Who’s Really Teaching Your Grandchildren?

By on April 1, 2012

By Max Elliot Anderson –

My wife and I became first time grandparents on January 23 of this year. Later this summer, our daughter and her husband are expecting their baby.

As a parent or grandparent, you are already aware of the many forces at work, intent on attempting to shape the thoughts and opinions of the little ones in your family. What you may not know is that a clock is ticking, as you guide them to independence and maturity.

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For decades, psychologists have reported about the critical stages of development in children. As the research progressed, it became clear that formation of personality and the foundations for learning occurred much earlier than had originally been thought.

The debate has raged for generations, as it relates to how our children develop, and whether heredity or environment has the greatest impact on the outcome. But stop and think about where your grandchildren are getting the information from which to form their life’s choices and opinions. Consider the following.

A recent survey found that 90% of parents said their children under age 2 watch at least some form of electronic media. And the average amount of TV watched by children 2 and under was 1-2 hours a day.

Then the American Academy of Pediatrics (AAP) made a “screen-free” recommendation for all children under age 2. The researchers wanted to study the benefits or harm in educational TV viewing for the same age group. This is some of what they found:

Because educational television programs usually use content and context that doesn’t make sense yet to children under 2, there is little, if any, educational value.

Unstructured play proved to be far better than electronic media for encouraging brain development. Through unstructured play children learn creativity, problem solving, reasoning, and motor skills. Unstructured play also encouraged independence by teaching children to entertain themselves.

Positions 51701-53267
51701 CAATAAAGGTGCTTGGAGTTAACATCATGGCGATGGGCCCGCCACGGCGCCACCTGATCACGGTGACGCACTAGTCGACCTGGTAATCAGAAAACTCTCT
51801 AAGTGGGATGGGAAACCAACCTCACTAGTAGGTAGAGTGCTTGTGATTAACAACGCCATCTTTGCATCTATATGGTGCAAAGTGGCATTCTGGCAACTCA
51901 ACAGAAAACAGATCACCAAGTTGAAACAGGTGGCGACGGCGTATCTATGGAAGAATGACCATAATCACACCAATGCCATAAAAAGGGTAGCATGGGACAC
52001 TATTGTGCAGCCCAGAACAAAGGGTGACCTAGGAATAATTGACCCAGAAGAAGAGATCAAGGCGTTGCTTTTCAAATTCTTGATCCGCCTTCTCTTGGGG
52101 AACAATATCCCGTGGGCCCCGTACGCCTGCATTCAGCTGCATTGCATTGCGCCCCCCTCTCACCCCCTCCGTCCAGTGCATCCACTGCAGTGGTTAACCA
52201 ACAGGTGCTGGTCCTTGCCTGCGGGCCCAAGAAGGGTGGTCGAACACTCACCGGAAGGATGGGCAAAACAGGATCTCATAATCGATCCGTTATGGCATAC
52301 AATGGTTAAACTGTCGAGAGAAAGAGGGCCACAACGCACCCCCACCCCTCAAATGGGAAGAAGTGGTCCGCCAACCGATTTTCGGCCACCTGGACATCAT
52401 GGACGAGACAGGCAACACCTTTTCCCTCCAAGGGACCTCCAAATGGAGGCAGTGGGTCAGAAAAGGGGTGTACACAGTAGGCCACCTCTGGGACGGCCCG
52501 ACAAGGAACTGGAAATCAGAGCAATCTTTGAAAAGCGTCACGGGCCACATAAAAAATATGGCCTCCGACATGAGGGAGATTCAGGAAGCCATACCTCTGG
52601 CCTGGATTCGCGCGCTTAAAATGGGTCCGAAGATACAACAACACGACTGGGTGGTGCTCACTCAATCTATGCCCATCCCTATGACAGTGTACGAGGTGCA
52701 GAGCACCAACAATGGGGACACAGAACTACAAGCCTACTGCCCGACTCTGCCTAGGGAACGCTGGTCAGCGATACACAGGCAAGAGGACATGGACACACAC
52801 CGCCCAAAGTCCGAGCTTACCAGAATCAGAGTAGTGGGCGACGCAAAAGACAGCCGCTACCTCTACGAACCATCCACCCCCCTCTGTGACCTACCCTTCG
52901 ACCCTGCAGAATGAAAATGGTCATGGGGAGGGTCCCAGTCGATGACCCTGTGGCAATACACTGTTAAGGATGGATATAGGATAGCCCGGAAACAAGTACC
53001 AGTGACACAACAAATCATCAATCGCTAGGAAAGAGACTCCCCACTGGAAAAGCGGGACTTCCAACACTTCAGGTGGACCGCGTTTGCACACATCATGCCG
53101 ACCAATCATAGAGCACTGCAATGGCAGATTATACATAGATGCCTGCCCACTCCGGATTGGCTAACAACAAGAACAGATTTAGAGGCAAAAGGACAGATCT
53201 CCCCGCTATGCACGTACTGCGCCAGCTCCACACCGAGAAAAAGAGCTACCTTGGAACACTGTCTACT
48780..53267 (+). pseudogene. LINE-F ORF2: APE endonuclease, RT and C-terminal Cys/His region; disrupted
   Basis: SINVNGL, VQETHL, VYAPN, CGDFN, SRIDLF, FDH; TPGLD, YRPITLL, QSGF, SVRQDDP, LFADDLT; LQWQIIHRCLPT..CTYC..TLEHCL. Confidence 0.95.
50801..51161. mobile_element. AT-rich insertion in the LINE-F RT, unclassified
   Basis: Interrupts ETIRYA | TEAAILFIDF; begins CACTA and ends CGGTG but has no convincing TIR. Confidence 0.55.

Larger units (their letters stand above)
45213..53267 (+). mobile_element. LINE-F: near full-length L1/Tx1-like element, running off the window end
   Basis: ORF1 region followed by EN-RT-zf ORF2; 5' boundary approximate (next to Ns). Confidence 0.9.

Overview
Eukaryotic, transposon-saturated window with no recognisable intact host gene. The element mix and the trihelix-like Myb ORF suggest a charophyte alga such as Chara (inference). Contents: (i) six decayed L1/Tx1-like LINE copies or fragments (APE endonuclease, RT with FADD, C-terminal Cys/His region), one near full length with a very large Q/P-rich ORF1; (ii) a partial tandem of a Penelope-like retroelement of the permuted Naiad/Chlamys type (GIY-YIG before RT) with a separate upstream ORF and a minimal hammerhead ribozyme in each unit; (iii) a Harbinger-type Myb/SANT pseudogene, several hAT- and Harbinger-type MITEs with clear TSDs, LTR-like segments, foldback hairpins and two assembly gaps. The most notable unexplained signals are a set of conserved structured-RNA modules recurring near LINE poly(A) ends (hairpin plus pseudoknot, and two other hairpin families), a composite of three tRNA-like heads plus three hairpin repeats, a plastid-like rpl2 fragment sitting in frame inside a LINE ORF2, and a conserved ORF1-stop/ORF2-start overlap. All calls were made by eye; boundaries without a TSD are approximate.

Little children learned best when they interacted with people and not a TV screen.

Even when parents watch TV and videos with their children, to help them understand and learn, the children do much better from live interaction and instruction.

A television or radio, in the background, can also do damage to a child’s development by distracting the parent and decreasing interaction with their children. Hearing these distracting sounds in the background can also have a negative effect on a child during his unstructured play time.

Television viewing around bedtime is especially negative because it causes difficulties in sleeping and sleep schedules. This affects a child’s mood, behavior, and learning.

Many children with increased exposure to media have delayed language development after they start school.

One of the primary researchers, Dr. Brown, gave the following recommendation to parents: “In today’s ‘achievement culture,’ the best thing you can do for your young child is to give her a chance to have unstructured play — both with you and independently. Children need this in order to figure out how the world works.”

Because you’re concerned about what your grandchildren are learning, and their literacy success, pay attention to the warnings from AAP and consider reducing or completely eliminating heavy media use for children under 2 when they are in your care. Instead, begin reading together to better develop literacy and to insure their success in education and life.

To help in this battle, an online children’s magazine has been developed where you can find new short stories to read to your grandchildren during the day or at bedtime. Each month, I will also have two, new, original short stories in this magazine. My first story, “Willy the Wrong Way Rabbit,” is there now. You can find more information at http://www.knowonder.com. It’s free.

Remember, parents and grandparents stand on the front lines when it comes to influencing our children. Reading habits you instill early will benefit them for a lifetime.

Max Elliot Anderson grew up as a struggling reader. After surveying the market, he sensed the need for action-adventures and mysteries for readers 8 – 13, especially boys. Using his extensive experience in the production of dramatic motion pictures, videos, and television commercials, Mr. Anderson brings that same visual excitement and heart-pounding action to his stories. Each book has different characters, setting, and plot. Several books are published, with an additional twenty-nine manuscripts completed. Young readers have reported that reading one of his books is like actually being in an exciting movie.

Books for Boys Blog:  http://booksandboys.blogspot.com
Author Web Site:  http://www.maxbooks.9k.com/index_1.html
My Youtube Videos http://www.youtube.com/user/Maxbooks100

About Max Elliot Anderson

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Who’s Really Teaching Your Grandchildren?